In August Intel had announced their new Linux graphics driver website as well as announcing the immediate availability of open-source display drivers for the 965 Express Chipset. This Chipset offers fourth-generation Intel graphics architectures in the form of the GMA 3000 and GMA X3000. Here at Phoronix we have run some tests on the Q965 Chipset and GMA 3000 graphics with their open-source drivers, and have our results to share today under GNU/Linux. We had also compared Intel's open-source graphics performance against the open-source R300 DRI drivers.
In September of 2005, NVIDIA had unveiled the GeForce 6100 series integrated graphics, in conjunction with the NVIDIA nForce 410 and 430. Today we have taken the GeForce 6100 for another spin under Linux with the latest proprietary drivers to see how the integrated graphics are able to fair within a slew of gaming benchmarks.
After months of negative scrutiny by the Linux community, ATI will finally be pushing out its X1000 support to their Linux proprietary drivers later today. With that said, starting today with the 8.24.8 display drivers penguins can finally experience the benefits of the X1000 series, while Microsoft users have been able to experience this level of support since launch date. While it will likely take a couple of monthly driver releases to nail down the fine details related to this support, we have up now our ATI Radeon X1800 preview as we compare various X1000 cards against that of NVIDIA's GeForce lineup under Linux.
One of the issues we have yet to touch on when pertaining to the GeForce 7900 series is its workstation performance in OpenGL rendering. Today at Phoronix, we have completed a small set of tests to examine such a scenario using SPECViewPerf v8.1, which relies upon such application viewsets as Maya, Pro/ENGINEER, and SolidWorks. Will the EVGA GeForce 7900GT 256MB continue to remain supreme when it comes to non-gaming tasks?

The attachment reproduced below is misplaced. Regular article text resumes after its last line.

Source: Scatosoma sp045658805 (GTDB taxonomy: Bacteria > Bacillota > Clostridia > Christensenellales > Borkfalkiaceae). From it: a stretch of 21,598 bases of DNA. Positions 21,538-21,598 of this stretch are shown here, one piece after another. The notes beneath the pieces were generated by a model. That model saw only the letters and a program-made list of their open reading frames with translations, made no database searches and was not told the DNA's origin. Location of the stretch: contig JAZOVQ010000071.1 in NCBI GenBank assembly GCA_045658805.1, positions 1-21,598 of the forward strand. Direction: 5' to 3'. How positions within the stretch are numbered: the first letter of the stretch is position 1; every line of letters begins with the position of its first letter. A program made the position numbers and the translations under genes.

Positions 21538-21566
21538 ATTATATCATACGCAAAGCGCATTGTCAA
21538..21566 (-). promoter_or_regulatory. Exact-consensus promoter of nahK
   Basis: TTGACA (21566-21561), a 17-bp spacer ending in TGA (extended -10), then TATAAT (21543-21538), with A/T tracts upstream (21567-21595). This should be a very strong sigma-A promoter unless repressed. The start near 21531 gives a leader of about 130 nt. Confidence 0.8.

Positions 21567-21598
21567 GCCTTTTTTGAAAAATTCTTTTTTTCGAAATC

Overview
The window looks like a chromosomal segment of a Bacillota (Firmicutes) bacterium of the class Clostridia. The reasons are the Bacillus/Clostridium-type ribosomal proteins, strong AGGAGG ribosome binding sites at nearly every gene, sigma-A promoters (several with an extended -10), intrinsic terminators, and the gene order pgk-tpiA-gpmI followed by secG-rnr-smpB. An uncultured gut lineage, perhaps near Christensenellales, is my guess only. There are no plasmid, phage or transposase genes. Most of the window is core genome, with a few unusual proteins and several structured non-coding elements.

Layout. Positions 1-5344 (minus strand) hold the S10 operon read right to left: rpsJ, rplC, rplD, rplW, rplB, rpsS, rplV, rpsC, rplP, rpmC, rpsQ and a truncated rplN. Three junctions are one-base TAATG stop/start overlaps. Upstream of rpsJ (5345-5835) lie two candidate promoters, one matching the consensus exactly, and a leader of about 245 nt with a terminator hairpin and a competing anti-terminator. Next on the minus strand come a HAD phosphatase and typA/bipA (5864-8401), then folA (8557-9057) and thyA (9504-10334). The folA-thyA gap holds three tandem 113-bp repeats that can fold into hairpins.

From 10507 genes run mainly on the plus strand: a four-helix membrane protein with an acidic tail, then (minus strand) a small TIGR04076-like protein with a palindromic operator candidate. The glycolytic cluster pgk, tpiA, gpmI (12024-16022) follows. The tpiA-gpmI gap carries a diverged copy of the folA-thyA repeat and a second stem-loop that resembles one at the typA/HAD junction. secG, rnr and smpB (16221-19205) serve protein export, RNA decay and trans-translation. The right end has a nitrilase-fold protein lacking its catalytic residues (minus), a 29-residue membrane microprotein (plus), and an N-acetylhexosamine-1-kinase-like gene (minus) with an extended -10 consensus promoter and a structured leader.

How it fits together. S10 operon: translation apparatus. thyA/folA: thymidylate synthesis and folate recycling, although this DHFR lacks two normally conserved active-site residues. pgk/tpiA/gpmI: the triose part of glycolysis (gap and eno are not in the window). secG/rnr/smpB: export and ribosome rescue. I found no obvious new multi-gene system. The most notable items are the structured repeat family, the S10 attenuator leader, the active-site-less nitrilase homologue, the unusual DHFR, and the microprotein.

The speculations flying around the Internet in recent months in regards to the GeForce 7900 series can now come to a close. This morning NVIDIA is unveiling the new GeForce 7900 series GPUs that packs a fair amount of improvements over the existing flagship 7800 GPUs, and we have already taken this new unit for a spin at our facilities. The initial GeForce 7900 part that we are taking for a run today in its world-exclusive preview under NVIDIA's Linux is the eVGA e-GeForce 7900GT CO Super-Clocked 256MB. This insane graphics card is able to withstand 550MHz core frequencies and an impressive 1580MHz memory clock with its Samsung GDDR3. Let us introduce you to the G71-GT-N-A2. Attached to this article is also NVIDIA developer information in regards to the PCI ID and the 7900GT registers, to assist those in supporting this new card with their utilities. Additional CeBIT articles, NVIDIA GeForce 7900 Linux benchmarks, and overclocking, to come at Phoronix very shortly.
Towards the end of December, we had written two articles to examine the frame-rate performance of both ATI and NVIDIA drivers as they had progressed throughout the year under Linux. Although there were minimal average frame-rate differences between each of the drivers, in most instances, each company had appended critical features throughout the year that was sought after by the Linux community. While we have yet to see any ATI CrossFire support under Linux, nor is it evident if we will ever see this multi-GPU support, the developers at NVIDIA had appended Scalable Link Interface support in their 1.0-8174 display drivers released in early December of last year. However, the folks using Solaris from Sun Microsystems had not received SLI support until the most recent drivers released on December 22. Today at Phoronix, we are taking a quick preview and how-to guide for NVIDIA's GeForce SLI under Solaris 10.
220 graphics cards articles published on Phoronix.